It’s almost the end of the first week of a new year – for me this week has been once again evidence to the fact that no matter how much we might be planning to do life always surprises us with its unexpected twists and turns. There are however lessons to be learnt in everything that happens to us either good or bad. And these lessons can be extended to the classroom, to the parallel lifelong journey of learning something new. These are perhaps the most important lessons to teach since they can help our students manage the unexpected in their lives, be more prepared to face the many challenges ahead but also appreciate the positive moments.
Here are some of these lessons I feel we need to share with our students:
- Count your blessings: When we are confronted with something new and difficult, we are often so overwhelmed by the challenge ahead that we forget how much we must have known to have reached that point in our learning journey. Every time we present something new to our students it’s essential to prep the ground by reinforcing our students’ belief in what they already know so that they can use their prior knowledge to deal with the new situation. There are many ways to do that either by using brainstorming activities, creating mindmaps with what our students already know about the new topic or by working on self-assessment tasks which include positive statements (I can do …. I think I know how to…..I’m sure I can…but I’d like to learn how to….). For more ideas on how to do so and bring our students’ knowledge, skills and talents in the spotlight, read my post here!
- Do one thing at a time: When our students handle something new either that is a new tense or a more challenging reading comprehension task, we need to set mini goals with them. Tell them that they should try to manage one thing every time, for e.g. in the case of a new tense, they should focus on its formation first, then move on to explore the differences between the affirmative, interrogative and negative, after that see one of its usages etc. They should know that you don’t expect them to be able to understand everything at once. Instead, they should focus on what is important to do now, face the immediate challenge ahead of them and then move on.
- Be patient: That’s the most difficult part for all of us. Everything takes time and it is often the anticipation of wanting to reach a goal that makes us feel impatient. Usually, our students tend to be more patient when we are patient with their progress as teachers. Giving time to students is essential if we want them to understand how they can deal with new situations themselves without feeling discouraged or losing sight of their goals.
- Believe in change: One of the reasons why most people fear change is because they aren’t prepared for it. It’s the only thing though that we need to take for granted – change will happen. One way of making our students more understanding of change is first of all to vary the materials we use to teach them. Also, we should try to expose them to different learning experiences (podcasts, Skype in the classroom, a friend of ours who can come as a guest in our classes, use of learning platforms etc) and also different types of assessment (instead of writing essays for example you could start a class blogg, set up a YouTube channel and invite your students to try vlogging etc). The more varied their learning environment is, the easier it is for them to get used to change.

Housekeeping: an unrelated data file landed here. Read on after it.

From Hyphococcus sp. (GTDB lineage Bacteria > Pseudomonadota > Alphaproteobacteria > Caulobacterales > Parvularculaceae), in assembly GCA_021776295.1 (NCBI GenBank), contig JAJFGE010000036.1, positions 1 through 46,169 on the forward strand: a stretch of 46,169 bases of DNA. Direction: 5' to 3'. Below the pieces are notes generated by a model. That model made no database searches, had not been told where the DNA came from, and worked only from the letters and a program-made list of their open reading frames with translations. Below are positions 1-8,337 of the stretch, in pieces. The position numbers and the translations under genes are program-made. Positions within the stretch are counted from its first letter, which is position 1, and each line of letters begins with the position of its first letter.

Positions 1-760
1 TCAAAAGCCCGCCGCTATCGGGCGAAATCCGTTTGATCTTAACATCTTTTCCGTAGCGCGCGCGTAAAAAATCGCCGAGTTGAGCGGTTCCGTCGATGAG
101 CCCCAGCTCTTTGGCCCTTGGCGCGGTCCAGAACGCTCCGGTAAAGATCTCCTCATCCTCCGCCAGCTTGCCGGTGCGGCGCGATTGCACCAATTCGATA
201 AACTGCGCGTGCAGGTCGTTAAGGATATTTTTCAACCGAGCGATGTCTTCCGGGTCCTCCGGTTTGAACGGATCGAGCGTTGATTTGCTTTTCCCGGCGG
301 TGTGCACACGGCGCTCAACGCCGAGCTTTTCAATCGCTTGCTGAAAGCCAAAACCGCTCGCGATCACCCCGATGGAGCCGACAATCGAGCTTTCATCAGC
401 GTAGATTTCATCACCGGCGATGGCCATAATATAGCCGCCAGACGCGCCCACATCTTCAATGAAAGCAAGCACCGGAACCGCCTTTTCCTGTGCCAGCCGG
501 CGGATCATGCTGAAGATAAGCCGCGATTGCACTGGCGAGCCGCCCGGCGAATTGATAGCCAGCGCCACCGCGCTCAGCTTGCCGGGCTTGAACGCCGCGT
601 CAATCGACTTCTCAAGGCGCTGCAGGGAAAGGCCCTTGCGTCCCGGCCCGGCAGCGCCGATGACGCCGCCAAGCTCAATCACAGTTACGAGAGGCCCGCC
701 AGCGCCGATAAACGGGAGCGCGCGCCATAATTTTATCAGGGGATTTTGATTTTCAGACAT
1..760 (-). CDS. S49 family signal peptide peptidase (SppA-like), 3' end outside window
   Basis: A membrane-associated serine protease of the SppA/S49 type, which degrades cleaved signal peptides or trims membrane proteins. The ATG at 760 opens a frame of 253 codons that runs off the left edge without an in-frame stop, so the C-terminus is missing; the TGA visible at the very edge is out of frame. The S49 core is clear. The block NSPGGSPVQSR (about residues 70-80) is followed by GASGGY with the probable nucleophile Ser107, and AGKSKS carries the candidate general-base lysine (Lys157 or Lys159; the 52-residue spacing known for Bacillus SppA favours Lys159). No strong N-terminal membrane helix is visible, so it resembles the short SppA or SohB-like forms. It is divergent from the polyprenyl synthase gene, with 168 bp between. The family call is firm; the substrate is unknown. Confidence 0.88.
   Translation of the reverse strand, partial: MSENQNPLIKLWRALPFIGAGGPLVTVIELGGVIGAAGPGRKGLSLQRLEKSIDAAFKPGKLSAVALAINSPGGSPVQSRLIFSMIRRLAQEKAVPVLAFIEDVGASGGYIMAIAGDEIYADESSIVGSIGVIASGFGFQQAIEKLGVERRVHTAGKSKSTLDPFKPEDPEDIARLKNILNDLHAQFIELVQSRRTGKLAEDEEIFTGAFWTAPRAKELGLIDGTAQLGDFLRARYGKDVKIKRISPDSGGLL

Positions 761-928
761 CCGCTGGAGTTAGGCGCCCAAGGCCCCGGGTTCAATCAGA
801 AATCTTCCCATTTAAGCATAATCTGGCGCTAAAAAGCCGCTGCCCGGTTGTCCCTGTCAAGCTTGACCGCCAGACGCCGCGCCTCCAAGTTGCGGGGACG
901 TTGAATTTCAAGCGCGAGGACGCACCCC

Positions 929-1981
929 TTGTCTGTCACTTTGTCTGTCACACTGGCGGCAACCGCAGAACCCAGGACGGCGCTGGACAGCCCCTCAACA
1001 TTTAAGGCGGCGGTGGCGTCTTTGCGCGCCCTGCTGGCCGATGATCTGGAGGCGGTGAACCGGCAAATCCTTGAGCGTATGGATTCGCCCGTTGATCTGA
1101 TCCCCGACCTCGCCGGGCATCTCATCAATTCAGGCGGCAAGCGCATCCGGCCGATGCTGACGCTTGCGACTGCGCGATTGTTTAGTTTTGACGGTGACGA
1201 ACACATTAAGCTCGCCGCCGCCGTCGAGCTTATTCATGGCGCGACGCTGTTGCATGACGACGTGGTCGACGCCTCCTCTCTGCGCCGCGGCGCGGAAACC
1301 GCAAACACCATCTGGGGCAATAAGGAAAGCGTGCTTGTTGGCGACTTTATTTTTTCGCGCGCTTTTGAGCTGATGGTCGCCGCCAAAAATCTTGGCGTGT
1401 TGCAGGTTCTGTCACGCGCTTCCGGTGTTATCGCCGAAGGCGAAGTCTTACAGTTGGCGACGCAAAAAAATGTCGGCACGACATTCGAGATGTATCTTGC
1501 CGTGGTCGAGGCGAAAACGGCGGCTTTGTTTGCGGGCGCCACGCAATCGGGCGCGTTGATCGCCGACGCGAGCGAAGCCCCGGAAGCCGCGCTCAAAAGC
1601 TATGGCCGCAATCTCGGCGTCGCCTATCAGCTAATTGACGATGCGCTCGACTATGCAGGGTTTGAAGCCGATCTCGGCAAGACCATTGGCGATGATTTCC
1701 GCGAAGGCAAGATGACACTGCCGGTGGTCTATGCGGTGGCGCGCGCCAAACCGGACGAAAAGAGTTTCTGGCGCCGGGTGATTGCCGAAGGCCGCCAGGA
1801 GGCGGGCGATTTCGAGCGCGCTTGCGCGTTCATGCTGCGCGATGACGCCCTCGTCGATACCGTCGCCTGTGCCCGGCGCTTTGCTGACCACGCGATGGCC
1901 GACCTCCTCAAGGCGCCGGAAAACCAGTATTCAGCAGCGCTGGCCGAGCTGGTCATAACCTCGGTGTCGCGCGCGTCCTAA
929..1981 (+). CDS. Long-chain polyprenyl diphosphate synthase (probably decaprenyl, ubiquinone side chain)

- Think of alternatives: If option A doesn’t work out, always have a Plan B, C and D ready. What does that mean for our students? If they realize that working on a skill in a specific way doesn’t work out, we should offer them alternatives. This could be easily done by having a class discussion where everyone shares tips and advice on how the problem could be overcome. Also, as I mentioned in my previous post we need to embrace failure and make it part of learning. If our students don’t learn how to respond to failure, then they are more likely to give up learning as a lifelong process at some point.
- Go with the flow: What I mean by that is that when we’re confronted with something difficult, we need to accept it first. To accept the feeling that this is something that troubles us, confuses us and makes us feel weak. One way of addressing such feelings is by having a box or jar in the class where students anonymously share their fears and problems. Instead of advising our kids to “stop thinking about this or that” or cultivate a culture of “you can do it” no matter what it’s better to show them that it’s OK not to be strong all the time. What they need to remember is that there’s a way out of their problems if they set their minds to dealing with them and consciously work towards overcoming their difficulty.